How could I not write this post? Is there anything else to write about today? So please bear with me, as I throw up yet another stream-of-consciousness, unsolicited, personal opinion on what happened in my country (to my country?) this week. And in doing so I go back to the very reason why I write in the first place. To try (and mostly fail) to make sense of the world, to make sense of my place within it, to make sense of its place within me. Not for you, this time. Just for me.
For the past few weeks I've been playing around with the idea of writing a post on the Peter Pan syndrome, the need for permanent childlike innocence and freedom, all within the comfortable safety of parental boundaries, that has landed me in the arms of yet another academic institution. But I couldn't make the post witty enough, and work got on top of me, and... you know how it goes.
Then a bunch of over-grown, petulant children got slaughtered for trying to be funny and I didn't feel very safe in my childlike innocence anymore.
First, it was about the violent death of people I have known my whole life, people so intimately tied in my mind to my parents' generation, the 1968 kids, who naively held on to the belief that laughter and sex will overcome anything. Along with a glass of wine and a smoke, cause this is France we're talking about. I grew up with these people. They promised me it would all end well.
Then, it was about the clichéd need to reach out and touch someone, in the face of tragedy and fear. When threatened, we crave intimacy. We crave touch. We need to caress, to hit, to scream, to kiss, anything as long as it's not this. Anything to chase away the dread and numbness that follows inexplicable violence.
And when the fear passes, when the terrorists are pronounced dead, it's about looking in the mirror. What does this mean for me? What does this mean about me? Because that's what we've all done, made it about ourselves. Je suis Charlie. But am I?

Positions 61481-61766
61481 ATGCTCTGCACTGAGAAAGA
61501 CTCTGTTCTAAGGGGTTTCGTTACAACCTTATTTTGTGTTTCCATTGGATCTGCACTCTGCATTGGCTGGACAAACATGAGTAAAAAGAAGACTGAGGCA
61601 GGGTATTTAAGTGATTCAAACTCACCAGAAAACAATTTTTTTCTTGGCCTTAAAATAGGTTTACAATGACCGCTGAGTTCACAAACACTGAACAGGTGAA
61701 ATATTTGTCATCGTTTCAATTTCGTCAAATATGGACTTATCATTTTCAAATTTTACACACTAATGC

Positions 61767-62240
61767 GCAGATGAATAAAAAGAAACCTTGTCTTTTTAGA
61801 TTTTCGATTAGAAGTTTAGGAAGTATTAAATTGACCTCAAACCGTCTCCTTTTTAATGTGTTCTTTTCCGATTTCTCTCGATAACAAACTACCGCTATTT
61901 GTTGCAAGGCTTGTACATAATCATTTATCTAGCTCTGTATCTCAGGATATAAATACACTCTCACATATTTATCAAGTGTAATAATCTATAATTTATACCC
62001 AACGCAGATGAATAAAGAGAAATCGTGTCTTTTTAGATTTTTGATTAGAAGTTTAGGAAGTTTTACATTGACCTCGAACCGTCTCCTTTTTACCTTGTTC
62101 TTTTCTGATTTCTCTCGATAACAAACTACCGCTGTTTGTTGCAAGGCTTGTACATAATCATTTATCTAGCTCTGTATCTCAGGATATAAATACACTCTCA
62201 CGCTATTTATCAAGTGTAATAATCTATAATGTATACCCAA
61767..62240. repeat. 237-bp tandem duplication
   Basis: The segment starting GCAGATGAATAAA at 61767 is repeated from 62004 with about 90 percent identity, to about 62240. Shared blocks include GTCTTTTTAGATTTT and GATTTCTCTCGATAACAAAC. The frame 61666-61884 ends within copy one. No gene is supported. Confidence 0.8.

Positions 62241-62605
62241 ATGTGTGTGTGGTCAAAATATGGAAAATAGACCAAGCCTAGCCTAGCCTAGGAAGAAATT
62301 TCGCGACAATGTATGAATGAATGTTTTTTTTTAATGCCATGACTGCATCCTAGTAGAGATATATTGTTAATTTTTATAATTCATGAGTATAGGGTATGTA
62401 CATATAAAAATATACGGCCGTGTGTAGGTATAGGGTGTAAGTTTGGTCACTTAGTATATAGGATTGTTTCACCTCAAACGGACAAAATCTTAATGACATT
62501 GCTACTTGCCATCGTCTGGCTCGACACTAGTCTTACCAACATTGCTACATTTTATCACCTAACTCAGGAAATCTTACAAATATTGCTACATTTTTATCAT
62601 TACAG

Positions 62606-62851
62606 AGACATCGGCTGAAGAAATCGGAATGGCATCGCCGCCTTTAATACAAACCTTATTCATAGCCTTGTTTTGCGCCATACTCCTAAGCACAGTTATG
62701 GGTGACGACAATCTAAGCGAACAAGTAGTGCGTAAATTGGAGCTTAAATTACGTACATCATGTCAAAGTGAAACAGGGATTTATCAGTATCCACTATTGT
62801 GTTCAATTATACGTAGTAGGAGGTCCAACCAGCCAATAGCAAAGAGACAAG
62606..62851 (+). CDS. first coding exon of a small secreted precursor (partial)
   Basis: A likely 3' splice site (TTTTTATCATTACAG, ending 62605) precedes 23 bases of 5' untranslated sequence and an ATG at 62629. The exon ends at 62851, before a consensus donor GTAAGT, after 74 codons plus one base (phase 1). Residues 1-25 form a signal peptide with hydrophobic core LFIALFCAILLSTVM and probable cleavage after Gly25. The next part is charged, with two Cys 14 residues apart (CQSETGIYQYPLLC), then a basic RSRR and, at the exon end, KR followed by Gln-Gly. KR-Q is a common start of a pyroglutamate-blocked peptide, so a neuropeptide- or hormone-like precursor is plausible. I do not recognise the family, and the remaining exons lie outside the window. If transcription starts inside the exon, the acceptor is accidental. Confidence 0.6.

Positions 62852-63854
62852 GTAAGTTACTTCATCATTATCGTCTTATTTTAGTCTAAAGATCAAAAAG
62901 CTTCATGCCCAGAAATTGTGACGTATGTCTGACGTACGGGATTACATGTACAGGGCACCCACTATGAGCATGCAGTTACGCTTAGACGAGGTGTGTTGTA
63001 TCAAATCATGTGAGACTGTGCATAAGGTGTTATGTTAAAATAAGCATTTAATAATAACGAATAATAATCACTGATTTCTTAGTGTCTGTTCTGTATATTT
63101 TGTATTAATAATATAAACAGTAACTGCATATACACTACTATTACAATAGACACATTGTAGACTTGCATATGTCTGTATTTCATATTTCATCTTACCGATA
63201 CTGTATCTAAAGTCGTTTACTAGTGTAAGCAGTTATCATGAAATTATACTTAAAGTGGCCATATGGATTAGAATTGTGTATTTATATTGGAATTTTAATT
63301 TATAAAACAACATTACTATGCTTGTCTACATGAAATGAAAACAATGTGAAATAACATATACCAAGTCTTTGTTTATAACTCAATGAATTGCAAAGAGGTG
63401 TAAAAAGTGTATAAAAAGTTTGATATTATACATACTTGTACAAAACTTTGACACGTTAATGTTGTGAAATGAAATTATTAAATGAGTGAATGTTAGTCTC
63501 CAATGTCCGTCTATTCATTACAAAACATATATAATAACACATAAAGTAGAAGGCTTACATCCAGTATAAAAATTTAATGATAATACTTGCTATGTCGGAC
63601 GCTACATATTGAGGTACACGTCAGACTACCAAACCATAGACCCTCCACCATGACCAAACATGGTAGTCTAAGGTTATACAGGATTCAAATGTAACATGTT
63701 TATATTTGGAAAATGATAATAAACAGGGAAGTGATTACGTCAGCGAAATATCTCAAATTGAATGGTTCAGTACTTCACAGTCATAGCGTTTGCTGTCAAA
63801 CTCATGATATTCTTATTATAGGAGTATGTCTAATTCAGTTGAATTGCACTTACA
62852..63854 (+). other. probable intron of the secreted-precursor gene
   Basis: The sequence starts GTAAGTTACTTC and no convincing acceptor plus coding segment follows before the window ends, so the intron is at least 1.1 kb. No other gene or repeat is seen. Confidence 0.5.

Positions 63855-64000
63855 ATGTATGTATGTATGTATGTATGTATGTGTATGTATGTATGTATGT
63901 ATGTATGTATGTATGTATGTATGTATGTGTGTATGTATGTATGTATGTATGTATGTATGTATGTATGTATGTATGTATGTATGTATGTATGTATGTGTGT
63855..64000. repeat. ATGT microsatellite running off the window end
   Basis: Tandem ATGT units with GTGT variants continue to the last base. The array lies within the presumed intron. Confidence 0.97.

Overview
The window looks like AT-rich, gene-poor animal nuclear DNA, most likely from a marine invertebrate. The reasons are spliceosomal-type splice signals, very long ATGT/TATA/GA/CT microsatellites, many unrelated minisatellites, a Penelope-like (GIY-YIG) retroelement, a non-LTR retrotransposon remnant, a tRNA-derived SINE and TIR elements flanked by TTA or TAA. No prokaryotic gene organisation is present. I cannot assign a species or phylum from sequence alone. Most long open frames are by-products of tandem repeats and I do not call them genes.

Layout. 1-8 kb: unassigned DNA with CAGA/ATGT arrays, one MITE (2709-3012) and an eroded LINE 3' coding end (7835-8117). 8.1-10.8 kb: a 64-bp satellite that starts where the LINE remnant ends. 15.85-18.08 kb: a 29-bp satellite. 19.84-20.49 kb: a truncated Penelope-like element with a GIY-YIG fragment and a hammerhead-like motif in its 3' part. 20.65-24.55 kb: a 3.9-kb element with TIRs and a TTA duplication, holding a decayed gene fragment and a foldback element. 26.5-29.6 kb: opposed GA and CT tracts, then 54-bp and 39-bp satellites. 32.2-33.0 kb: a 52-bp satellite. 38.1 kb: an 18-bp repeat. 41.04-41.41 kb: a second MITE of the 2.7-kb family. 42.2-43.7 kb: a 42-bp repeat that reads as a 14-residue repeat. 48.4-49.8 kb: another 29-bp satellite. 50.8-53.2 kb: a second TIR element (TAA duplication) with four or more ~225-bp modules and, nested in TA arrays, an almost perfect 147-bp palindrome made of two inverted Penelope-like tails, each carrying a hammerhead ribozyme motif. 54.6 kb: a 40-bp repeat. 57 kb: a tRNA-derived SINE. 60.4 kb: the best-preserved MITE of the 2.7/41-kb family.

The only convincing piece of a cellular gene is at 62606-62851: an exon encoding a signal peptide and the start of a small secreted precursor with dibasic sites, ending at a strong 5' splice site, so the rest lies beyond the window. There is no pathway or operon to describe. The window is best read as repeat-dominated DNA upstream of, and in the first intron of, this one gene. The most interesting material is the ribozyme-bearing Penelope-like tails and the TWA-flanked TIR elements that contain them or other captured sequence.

Beyond the debate surrounding what Charlie Hebdo was actually about before Wednesday (was it funny? was it mean?), I need to think about what Charlie is about now. And to me, it can only be about one thing. Accepting that discourse, democratic debate, diversity require one fundamental thing: people I disagree with. Without them, I stand for nothing.
Like most of my friends, I belong firmly in the "bleeding hearts liberal" camp. As such, there are many, many people I disagree with. People whose point of view I find repulsive. And so I do what many of us do. I don't read their articles, I turn off the TV if they get invited to speak on the news, I "unfriend" them. And I've never thought twice about it. These are hateful views, I argue. Mine are based on love and acceptance and tolerance. Theirs are not. And so this justifies my intolerance.
That is not "being Charlie". Not the Charlie we all proclaim to be today. Over the coming days, weeks, months, people are going to say things that I find hateful and offensive and I'm going to want to shut them out. In fact, it's already started. But the democracy I so deeply believe in, the values that these hateful people will trample on, they mean nothing if I refuse to listen.
So I will listen. And then I will talk back.
And maybe one day, when I grow up, I too will be Charlie.